Unfortunately, fewer than 10% of those suffering from opioid dependence receive MMT, due in part to limited access. Methadone treatment can be costly and its prescription is limited to specific facilities subject to substantial regulatory oversight. Both public and private methadone clinics exist, but private clinics are often prohibitively expensive for low income individuals, and public clinics are too few in number to serve those in need effectively, resulting in extremely long waitlists or complete lack of reasonably accessible facilities. Though buprenorphine does not require specific clinics, it is also subject to regulation that obstructs access. In addition to high costs/co-pays, doctors must apply for and receive buprenorphine prescription waivers in order to prescribe, and are limited to a maximum of 100 buprenorphine-prescribed patients at a time. More than 60% of rural communities lack a physician permitted to prescribe buprenorphine, and limits on the number of patients means access to treatment is insufficient given demand.
Despite declaring the opioid epidemic a public health emergency in October, the Trump administration has done little to address these problems. Rather than sufficiently augmenting funding for opioid addiction treatment to increase the number of public MMT clinics, President Trump’s proposed 2018 budget included a $400 million cut to the Substance Abuse and Mental Health Services Administration, the main agency responsible for funding substance abuse treatment, as well as a 95% cut to funding for the Office of National Drug Control Policy. President Trump has asserted an agenda based instead on increasing law enforcement and legal penalties associated with opioid sale and possession; this incarceration-based policy agenda has not only proven empirically ineffective, but ignores the fundamental pathology of addiction, criminalizing what constitutes a neurological disorder stemming from an inherently vulnerable brain reward system.
Though little of this proposed budget was signed into law in the recent omnibus budget passed by Congress in early 2018, it nonetheless reflects a misalignment of priorities on the part of the Executive Branch, which is primarily responsible for enforcement and implementation of federal drug policy. The budget that was passed allocates a $6 billion increase in spending related to opioid abuse and mental health treatment over two years, but a negligible amount of this money is directed toward increasing the prevalence of public facilities for MMT, and this increase pales in comparison to funding increases toward other priorities. Furthermore, experts on the opioid crisis suggest that a funding increase of “tens of billions of dollars” would be necessary to make a significant impact on a drug crisis of this magnitude (https://www.vox.com/science-and-health/2017/8/1/15746780/opioid-epidemic-end). It is thus imperative that the administration does not continue its current approach, and instead focuses on facilitating and expanding access to treatment.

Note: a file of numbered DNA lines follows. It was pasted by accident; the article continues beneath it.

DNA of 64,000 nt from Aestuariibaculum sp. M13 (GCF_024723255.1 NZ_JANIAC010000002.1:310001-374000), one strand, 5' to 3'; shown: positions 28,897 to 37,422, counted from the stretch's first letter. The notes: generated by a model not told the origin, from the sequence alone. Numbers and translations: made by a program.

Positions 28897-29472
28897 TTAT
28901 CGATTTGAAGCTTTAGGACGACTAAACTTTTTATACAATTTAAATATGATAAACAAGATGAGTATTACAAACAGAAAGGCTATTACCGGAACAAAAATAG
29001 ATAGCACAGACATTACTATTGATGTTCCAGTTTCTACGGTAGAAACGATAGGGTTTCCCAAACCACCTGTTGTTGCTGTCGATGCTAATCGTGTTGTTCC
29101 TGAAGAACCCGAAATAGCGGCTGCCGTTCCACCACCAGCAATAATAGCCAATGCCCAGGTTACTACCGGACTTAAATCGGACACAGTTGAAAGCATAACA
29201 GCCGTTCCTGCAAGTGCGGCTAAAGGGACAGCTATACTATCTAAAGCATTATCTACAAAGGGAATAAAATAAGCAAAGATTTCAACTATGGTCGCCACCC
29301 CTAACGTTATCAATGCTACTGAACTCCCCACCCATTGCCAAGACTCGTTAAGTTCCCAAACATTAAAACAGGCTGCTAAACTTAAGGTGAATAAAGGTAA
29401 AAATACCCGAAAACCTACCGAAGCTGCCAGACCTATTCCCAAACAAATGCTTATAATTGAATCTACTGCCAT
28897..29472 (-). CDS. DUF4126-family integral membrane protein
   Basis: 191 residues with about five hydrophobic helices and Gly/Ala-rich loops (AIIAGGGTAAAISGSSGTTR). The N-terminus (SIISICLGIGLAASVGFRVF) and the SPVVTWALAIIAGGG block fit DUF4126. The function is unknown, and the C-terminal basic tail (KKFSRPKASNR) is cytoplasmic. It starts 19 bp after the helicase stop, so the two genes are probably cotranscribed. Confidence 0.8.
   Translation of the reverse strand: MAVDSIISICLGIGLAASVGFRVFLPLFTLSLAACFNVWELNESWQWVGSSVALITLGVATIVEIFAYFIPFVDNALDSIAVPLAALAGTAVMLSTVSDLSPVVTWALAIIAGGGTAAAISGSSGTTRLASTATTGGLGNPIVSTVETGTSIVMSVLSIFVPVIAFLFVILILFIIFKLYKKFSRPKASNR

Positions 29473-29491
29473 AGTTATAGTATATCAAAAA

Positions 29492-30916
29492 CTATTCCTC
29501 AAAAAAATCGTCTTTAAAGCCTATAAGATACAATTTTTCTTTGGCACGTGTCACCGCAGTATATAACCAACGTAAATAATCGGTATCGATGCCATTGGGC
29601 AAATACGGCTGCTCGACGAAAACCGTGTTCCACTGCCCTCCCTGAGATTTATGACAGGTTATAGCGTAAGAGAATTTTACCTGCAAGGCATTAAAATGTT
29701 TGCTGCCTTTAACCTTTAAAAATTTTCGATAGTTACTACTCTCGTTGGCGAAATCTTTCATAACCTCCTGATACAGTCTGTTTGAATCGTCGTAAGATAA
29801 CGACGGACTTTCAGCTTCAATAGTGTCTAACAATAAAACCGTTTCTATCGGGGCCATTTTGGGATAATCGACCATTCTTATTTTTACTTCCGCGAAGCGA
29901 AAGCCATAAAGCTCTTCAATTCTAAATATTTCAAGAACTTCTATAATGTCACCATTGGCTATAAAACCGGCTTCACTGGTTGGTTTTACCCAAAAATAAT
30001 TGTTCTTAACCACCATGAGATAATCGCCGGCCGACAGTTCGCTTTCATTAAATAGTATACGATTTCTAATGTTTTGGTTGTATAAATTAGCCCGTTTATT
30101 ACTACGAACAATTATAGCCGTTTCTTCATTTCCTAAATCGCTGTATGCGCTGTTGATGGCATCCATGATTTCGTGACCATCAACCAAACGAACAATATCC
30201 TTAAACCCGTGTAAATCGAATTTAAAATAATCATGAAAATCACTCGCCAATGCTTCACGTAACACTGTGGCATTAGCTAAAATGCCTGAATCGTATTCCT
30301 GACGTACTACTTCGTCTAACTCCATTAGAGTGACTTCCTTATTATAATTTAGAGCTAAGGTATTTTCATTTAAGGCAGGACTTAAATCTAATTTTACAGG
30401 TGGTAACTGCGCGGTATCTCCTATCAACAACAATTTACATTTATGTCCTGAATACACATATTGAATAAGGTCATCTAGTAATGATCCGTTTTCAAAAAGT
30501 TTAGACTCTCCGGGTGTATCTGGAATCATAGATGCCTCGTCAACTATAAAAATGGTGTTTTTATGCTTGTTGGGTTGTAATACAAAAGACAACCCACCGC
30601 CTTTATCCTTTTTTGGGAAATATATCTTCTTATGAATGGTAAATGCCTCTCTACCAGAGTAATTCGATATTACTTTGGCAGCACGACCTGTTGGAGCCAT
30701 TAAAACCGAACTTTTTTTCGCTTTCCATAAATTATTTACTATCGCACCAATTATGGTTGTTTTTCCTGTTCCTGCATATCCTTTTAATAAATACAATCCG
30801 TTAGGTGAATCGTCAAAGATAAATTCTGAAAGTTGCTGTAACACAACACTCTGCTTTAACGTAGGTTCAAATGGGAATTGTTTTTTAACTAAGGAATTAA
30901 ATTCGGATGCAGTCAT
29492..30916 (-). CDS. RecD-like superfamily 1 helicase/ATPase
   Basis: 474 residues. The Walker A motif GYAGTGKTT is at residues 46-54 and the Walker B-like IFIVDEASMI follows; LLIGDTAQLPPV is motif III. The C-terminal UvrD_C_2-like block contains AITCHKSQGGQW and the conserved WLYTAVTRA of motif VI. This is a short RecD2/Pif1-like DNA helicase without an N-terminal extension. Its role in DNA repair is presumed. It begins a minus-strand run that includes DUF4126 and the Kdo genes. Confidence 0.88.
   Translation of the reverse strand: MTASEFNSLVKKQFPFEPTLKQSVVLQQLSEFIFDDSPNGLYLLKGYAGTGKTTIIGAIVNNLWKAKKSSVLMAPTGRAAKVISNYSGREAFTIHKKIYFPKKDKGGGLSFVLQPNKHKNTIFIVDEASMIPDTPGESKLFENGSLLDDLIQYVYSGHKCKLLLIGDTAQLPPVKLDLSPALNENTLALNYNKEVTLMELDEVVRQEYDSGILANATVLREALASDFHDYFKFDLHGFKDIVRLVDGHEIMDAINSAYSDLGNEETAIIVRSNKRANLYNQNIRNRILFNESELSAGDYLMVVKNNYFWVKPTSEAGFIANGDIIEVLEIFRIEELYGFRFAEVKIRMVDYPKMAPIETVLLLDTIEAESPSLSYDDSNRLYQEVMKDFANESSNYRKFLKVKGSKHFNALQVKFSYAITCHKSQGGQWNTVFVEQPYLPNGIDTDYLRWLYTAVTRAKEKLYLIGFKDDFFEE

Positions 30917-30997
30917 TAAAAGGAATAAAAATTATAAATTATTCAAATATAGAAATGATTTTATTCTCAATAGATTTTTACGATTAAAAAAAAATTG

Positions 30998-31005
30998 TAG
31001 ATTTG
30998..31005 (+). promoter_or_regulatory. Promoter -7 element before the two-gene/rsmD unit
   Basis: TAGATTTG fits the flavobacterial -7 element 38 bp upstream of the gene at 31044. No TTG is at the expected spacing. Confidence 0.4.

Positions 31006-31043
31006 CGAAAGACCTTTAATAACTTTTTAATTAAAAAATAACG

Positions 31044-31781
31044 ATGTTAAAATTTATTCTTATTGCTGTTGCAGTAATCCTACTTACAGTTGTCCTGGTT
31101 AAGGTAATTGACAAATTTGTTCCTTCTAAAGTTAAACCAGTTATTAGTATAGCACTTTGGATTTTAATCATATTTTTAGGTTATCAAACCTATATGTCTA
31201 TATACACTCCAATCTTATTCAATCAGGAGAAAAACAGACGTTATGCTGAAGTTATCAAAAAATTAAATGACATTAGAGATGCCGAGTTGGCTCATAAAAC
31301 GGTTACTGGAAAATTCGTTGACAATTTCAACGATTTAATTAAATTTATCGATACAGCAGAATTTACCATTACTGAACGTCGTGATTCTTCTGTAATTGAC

Beyond treating the underlying addiction, there are also some harm reduction measures that could be implemented to reduce the number of opioid-associated fatalities. Naloxone, a drug with the ability to displace opioids from their sites of action, has proven extremely effective at reversing the effects of opioid overdose and preventing overdose death. However, naloxone must be administered promptly, before overdose symptoms can cause death (i.e. 1-3 hours). Though some states and localities have reduced overdose deaths by passing laws permitting first responders (e.g. law enforcement officers, EMTs, fire fighters, etc.) to carry and prescribe naloxone, these measures have not been adopted at the national level. Some states have further improved the chances of overdose survival by permitting purchase of naloxone directly from a pharmacist without a prescription, allowing for prompt bystander administration in case of overdose in vulnerable populations. An additional obstacle to effective prevention of overdose death is the potential for legal repercussions in cases when emergency personnel are contacted for medical assistance due to the illicit nature of these drugs. Thus, to reduce the rate of opioid overdose, not only should naloxone be made readily available without prescription or via first responders, but amnesty should also be granted in cases where overdose is reported to more promptly treat those in danger.
By understanding how these drugs can hijack the brain and drive behavior regardless of personal ambition or character, perhaps we can recognize opioid dependence for what it is: a neurological disorder due to the design of our brains. Those suffering from this disorder deserve the same compassion we grant to those suffering from other mental illnesses, and our proactivity in reducing harm and expanding treatment in order to resolve this public health crisis.
Landon Klein is a sixth-year Ph.D. student in the UCSD Neurosciences Graduate Program. Landon’s passion for sensible drug policy stems from his personal experience with loved ones falling victim to opioid abuse and overdose, and his recognition of the insufficiency of our current policy solutions to address casualties of drug addiction. He hopes that our society can one day recognize individuals suffering from drug addiction as fellow humans rather than statistics, as victims in need of treatment rather than criminals, and as worthy recipients of compassion, support, and rehabilitation, in order to spare others a similarly tragic fate.